Sierra Designs Yahi 4

rated 5 of 5 stars A fantastic, well thought out and well engineered tent. Setup: Really easy. Footprint clips onto tent through patented Jake's feet clips. Poles insert and fit great. Stability: Does very well in non-extreme weather. I've used it in 4 seasons and it has been great.  Weather resistance: Fly hangs really low keeping all weather out.  Ventilation: Does pretty well. Has minimal condensation. Room and storage: Has 4 double compartment personal pockets and 2 wall mesh pockets. Packability:  Has a handled… Full review

Mountain Hardwear Trango 2

rated 4.5 of 5 stars Excellent winter tent. Waterproof, bombproof, roomy, lots of pockets, big vestibules, heavy. The Trango 2 is a very durable and reliable tent. If I know I'm going to be in for nasty weather, I bring this titan. It stays warm inside. It vents pretty well. You can cook in the vestibule. On really cold nights when your body is flushing out excess fluid, you can actually urinate in the vestibule and exit on the other side in the morning. Sounds gross but the alternative at -30° is even worse. I've… Full review

ALPS Mountaineering Zenith 2 AL Tent

rated 4 of 5 stars Excellent value...quality materials, good design In the midst of making future plans to Thru-Hike the AT I figured I needed a newer, lighter weight 2-man backpacking tent (have a North Face Westwind bought in 1982). I'm not crazy weight conscious so a few extra pounds are fine for added comfort.  Saw this tent on Sierra Trading Post, seemed the right size and style, and with a coupon it was the deal of the century ($84 and free shipping). Set it up in my living room...determined it would take a… Full review

Sierra Designs Sirius 2

rated 4.5 of 5 stars Great summer tent. I thought the tent would get wet from splash back in heavy rain. I stayed in the tent twice in really heavy rains and have stayed completely dry.  It's a one pole design which makes it super easy to set up. The criss cross design radiates out from a small central hub that clips to the top of the tent.  At first I couldn't figure out what the big yellow velcro straps were on the bottom side of the fly. I found out it's so you can roll your fly back like a sardine lid and velcro… Full review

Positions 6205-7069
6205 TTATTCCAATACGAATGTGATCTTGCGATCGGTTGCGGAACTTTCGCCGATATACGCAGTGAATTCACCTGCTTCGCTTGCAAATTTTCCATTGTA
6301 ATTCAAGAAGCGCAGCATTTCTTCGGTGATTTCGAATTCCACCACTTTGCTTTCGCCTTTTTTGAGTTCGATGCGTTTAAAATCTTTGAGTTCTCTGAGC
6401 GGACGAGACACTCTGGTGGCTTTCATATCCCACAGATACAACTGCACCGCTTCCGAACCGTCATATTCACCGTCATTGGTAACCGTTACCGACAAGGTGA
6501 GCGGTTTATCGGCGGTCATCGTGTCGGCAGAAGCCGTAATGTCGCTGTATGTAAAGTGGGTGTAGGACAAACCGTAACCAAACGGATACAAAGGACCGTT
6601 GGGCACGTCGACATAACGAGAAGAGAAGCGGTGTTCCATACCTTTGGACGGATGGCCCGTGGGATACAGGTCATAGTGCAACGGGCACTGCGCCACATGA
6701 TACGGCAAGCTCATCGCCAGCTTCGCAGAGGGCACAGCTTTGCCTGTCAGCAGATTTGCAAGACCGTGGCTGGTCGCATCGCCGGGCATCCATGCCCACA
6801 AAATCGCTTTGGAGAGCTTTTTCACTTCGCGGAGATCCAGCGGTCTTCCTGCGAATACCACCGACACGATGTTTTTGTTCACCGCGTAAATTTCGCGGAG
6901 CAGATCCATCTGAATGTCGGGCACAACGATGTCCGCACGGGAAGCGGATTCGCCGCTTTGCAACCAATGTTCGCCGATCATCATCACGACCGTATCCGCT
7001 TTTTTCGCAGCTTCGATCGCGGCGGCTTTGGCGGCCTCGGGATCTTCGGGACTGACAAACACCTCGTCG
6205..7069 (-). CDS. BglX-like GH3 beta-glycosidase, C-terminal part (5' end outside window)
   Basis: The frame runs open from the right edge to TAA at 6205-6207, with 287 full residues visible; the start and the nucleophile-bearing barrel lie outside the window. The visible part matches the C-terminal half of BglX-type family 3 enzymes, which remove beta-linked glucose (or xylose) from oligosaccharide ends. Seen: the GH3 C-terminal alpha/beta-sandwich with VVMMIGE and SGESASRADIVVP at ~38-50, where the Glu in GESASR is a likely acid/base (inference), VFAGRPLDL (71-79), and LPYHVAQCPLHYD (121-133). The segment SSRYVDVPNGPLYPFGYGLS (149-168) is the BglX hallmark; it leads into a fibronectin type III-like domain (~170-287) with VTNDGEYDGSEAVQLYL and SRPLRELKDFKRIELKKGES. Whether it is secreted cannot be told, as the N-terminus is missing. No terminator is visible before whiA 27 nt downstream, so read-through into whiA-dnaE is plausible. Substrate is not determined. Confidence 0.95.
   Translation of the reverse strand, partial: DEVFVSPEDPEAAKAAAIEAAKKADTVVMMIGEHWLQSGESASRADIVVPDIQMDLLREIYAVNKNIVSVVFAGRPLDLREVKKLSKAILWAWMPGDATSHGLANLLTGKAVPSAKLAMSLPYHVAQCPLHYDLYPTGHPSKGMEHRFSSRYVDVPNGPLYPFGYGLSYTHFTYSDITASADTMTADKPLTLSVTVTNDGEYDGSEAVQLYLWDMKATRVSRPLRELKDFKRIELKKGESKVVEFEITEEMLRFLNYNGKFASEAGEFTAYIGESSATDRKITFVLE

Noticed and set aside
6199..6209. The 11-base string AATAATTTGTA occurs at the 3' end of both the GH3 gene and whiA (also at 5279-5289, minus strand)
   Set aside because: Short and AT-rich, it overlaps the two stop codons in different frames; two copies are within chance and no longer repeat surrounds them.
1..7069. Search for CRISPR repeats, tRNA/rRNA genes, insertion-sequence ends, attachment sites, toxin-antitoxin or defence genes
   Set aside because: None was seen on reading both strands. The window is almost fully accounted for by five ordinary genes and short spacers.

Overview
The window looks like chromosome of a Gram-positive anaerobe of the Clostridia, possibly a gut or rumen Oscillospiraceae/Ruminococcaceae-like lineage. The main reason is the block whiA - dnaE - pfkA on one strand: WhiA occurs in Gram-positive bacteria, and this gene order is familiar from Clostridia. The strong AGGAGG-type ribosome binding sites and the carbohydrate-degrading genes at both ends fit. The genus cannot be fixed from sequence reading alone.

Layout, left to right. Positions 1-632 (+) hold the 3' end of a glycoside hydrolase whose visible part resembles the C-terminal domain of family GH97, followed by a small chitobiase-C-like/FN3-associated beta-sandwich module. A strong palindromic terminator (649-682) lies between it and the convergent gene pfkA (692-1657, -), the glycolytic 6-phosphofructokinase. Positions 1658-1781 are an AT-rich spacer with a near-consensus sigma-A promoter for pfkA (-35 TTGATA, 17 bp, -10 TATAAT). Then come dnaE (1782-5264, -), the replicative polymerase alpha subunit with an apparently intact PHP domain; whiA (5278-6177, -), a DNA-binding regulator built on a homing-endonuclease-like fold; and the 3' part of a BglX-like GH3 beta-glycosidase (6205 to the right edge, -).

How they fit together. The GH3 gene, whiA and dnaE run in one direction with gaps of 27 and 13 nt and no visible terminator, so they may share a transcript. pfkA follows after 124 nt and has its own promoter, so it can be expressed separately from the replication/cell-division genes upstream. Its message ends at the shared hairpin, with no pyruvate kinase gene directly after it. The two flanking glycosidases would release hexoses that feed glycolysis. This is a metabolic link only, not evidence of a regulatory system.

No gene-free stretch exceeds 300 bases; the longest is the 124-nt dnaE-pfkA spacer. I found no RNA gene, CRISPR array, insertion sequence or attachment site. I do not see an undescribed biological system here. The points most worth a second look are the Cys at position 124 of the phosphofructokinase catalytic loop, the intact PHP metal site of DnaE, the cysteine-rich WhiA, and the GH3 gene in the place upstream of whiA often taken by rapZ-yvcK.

Top-Rated Tents and Shelters

Sort by: name | rating | price | availability | recently reviewed

user rating: 4 of 5 (1)
Amok Draumr Hammock
user rating: 4.5 of 5 (1)
Black Polyethylene Plastic Sheeting Tarp Tarp/Shelter
user rating: 3.5 of 5 (1)
Jeep 3-Room Screen Combo Dome Tent 3-4 Season Convertible Tent
 
user rating: 2.5 of 5 (1)
Peaktop 8 Man Big Tunnel Spider Family Group Camping Tent
user rating: 3 of 5 (1)
ProForce Jungle Hammock with Mosquito Net Hammock
$59 MSRP
 
user rating: 3.5 of 5 (1)
Rhino G-4 Grand Geodesic Tent Four-Season Tent
 
user rating: 5 of 5 (2)
Standing Room 100 Hanging Tent Three-Season Tent
user rating: 4 of 5 (1)
Vivere Parachute Nylon Hammock Hammock
 
user rating: 4 of 5 (1)
ABC Tents Type 1 Four-Season Tent
discontinued
 
user rating: 3 of 5 (2)
Academy Broadway 6-1/2-Ft. x 7-Ft. 3-Person Dome Tent Three-Season Tent
 
user rating: 0.5 of 5 (1)
Academy Broadway tent Four-Season Tent
 
user rating: 4 of 5 (2)
Adventure 16 Bug Bivy Bivy Sack
 
user rating: 4 of 5 (2)
Adventure Designs Diamondback Four-Season Tent
 
user rating: 0 of 5 (1)
Alpine Design hammock
user rating: 3.5 of 5 (5)
Alpine Design Hiker Biker Three-Season Tent
user rating: 4 of 5 (1)
Alpine Design Hiker Biker II
 
user rating: 2 of 5 (2)
Alpine Design Horizon Dome 9 Tent
user rating: 0.5 of 5 (2)
Alpine Design Mesa 8 Tent with Screen Porch Three-Season Tent
ALPS Mountaineering 2-Person Floor Saver Footprint
$30 MSRP
ALPS Mountaineering 4-Person Floor Saver Footprint
$30
ALPS Mountaineering 5-Person Floor Saver Footprint
ALPS Mountaineering 6-Person Floor Saver Footprint
$60 MSRP
ALPS Mountaineering Aries 2 Three-Season Tent
$175
 
ALPS Mountaineering Aries 2 Floor Saver Footprint
$19